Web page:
Too few people have seen a 'Bortle 1' night sky. (true dark sky) Urban areas are almost always drowning away their night sky with excessive amounts of artificial lighting. You see the fewest stars in Bortle 9 areas, and you'll see the most in Bortle 1 areas. This Bortle scale is easily referenced and visualized with awesome online resources like lightpollutionmap.info.
Light pollution is never beneficial, especially when it comes to astrophotography. To beat it: you can travel to rural areas, use Light Pollution filters, and/or even use monochrome (black and white imaging) cameras if you're stuck in the middle of the city glow.
Note - A full(er) moon also reflects a ton of sunlight into the night sky, making deep sky astrophotography more of a hassle without filters.
Additional obstacles arise when poor 'seeing' is present. The term 'seeing' is basically referring to atmospheric air clarity. If there is a lot of turbulence in the air, it will negatively impact the finest detail in your photos.
The yellow lighting in this image? That's not the sun setting, that's city glow/light pollution from a town behind the mountains. (This is a rare exception where I liked it in my photography)
The single most important asterism (star pattern) to learn, is the one the helps you find your celestial pole. For those in the northern hemisphere, that's 'The Big Dipper,' which will point you to the North Star. (Polaris) 'The Southern Cross' will be your guide in the southern hemisphere. Once you are oriented, pay attention and watch out for constellations as everything rises in the east and sets in the west. I recommend first learning to find 'Scorpius' for Milky Way nightscape photography, and 'Orion' for it's deep space targets with a telescope.
Fun fact - The North Star is not the North Pole. (but it's always within 1 degree)
The majority of constellations are seasonal, with only a few (circumpolar) exceptions. This means that every target you would want to photograph has a single/seasonal window of opportunity every year. Deep space targets come and go, and so does Milky Way nightscape season.
On Earth, every position has GPS coordinates, referencing latitude and longitude. We apply a very similar system to the night sky. The 'celestial sphere' contains a grid system referencing Declination and Right Ascension, respectively.
Note: Altitude/Azimuth coordinates vary based on the location of the observer and do not represent objective target locations like Dec/RA coordinates do.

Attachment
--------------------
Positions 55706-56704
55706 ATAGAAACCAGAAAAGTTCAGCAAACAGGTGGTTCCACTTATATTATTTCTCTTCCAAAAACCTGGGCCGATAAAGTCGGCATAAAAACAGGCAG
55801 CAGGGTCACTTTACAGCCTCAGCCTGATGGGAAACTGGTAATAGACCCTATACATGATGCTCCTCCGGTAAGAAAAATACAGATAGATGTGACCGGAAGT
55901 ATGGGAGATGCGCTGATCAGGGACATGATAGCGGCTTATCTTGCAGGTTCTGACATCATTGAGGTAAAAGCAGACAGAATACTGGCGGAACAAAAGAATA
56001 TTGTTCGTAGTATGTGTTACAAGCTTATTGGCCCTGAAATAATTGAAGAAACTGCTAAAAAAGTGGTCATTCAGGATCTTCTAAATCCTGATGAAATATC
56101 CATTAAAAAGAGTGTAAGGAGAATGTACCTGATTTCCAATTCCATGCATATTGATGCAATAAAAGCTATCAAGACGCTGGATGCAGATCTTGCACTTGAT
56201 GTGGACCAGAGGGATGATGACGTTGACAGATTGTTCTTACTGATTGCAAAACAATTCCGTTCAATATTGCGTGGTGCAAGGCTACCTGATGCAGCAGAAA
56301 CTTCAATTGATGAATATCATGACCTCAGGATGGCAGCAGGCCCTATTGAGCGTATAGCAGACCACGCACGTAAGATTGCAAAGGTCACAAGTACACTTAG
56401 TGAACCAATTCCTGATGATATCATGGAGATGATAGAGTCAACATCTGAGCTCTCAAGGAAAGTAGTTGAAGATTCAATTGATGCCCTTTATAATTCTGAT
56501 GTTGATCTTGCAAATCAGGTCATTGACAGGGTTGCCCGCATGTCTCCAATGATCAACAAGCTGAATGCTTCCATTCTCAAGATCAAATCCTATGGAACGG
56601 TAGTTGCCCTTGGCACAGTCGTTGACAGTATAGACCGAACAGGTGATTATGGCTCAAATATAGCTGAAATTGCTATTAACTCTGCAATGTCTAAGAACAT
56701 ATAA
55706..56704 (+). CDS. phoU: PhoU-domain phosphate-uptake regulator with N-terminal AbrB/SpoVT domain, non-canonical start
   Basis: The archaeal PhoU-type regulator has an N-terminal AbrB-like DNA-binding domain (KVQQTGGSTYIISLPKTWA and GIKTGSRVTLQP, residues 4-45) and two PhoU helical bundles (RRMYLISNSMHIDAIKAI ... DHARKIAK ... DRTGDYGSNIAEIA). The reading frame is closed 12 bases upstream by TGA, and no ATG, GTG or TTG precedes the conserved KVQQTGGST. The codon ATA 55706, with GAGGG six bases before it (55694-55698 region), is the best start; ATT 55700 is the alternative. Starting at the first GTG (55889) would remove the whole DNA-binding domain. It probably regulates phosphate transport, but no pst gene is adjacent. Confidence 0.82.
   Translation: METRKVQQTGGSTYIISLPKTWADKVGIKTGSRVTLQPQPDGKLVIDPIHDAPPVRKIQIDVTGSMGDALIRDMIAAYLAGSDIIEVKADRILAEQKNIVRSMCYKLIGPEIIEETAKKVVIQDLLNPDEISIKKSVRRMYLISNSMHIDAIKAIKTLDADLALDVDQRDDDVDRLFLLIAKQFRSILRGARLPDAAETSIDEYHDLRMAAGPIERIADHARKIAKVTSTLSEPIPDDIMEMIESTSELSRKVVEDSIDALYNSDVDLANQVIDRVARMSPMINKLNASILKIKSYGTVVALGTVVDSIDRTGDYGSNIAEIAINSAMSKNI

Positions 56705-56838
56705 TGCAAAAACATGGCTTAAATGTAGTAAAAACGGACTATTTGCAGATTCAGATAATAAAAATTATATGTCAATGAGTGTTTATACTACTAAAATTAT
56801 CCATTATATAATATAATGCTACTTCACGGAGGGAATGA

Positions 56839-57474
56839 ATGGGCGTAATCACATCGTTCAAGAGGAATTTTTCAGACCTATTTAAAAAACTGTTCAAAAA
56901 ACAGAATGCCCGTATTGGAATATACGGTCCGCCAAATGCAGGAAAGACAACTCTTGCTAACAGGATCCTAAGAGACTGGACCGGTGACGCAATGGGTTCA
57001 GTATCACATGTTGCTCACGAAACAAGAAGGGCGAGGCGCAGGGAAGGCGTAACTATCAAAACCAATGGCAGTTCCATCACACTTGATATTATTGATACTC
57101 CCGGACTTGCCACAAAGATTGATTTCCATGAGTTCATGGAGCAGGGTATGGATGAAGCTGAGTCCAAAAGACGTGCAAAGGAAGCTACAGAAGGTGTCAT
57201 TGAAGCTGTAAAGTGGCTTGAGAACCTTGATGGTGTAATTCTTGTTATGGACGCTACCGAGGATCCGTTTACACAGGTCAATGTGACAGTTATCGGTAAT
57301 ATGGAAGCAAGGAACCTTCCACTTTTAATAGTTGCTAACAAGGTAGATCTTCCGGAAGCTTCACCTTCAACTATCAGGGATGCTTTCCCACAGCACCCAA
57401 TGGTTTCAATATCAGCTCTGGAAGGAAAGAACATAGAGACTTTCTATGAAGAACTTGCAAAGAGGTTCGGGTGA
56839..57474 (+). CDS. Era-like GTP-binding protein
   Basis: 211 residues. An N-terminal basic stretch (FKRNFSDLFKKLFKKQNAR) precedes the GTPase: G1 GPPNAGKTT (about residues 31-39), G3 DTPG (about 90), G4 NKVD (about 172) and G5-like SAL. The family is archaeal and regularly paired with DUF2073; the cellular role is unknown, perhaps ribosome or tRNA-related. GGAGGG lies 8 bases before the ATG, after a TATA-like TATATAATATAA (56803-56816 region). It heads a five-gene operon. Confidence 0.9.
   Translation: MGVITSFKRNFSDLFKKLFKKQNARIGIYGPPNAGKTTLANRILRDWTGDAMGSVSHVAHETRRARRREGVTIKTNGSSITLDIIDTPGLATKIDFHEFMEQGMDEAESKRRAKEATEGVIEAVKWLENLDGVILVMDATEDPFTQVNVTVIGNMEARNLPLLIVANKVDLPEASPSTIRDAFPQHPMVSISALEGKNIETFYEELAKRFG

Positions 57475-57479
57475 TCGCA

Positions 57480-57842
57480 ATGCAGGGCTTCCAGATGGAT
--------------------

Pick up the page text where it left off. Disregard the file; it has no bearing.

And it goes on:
The celestial sphere is 360 degrees. For perspective, the full moon in the sky takes up just half of a single degree. For accuracy, we can break down a degree much like an hour. Each full degree has 60 arc-minutes (60') and a single arc-Minute can be broken down into 60 arc-seconds. (60") The moon, half of one degree, is also equal to about 30 arc-minutes.
Note - the angular size/diameter of targets varies (especially for planets in our solar system) depending on how close/far they are from the Earth at that time. Venus for example, varies from just 9.7" to 66"! (66 arc seconds is equal to 1 arc-minute plus 6 arc-seconds. (1' 6")
Angular sizes of targets become very relevant when selecting telescopes.
So once you know the size of these objects, what telescope would fit best for you? Well, here's my favorite framing website: telescopius.com. There, you can input telescope and camera combinations for incredible previews of how it will look/do. (I do lots of testing there before buying anything)
Example angular sizes:
M42 Orion Nebula: 85' x 60' (arcmin)
International Space Station: 66" (arcsec)
Mercury: 4.5 - 13"
Venus: 9.7 - 66"
Mars: 3.5 - 25.1"
Jupiter: 29.8 - 46.9"
Saturn: 14.5 - 20.1" (33.8 - 46.9" including the rings)
Uranus: 3.3 - 4.1"
Neptune: 2.2 - 2.4"
I know this is a lot consolidated, but trust me, this is much better than needing to hunt it all down across the internet like I had to. Astrophotography is very complex, but it's rewards are all the reason.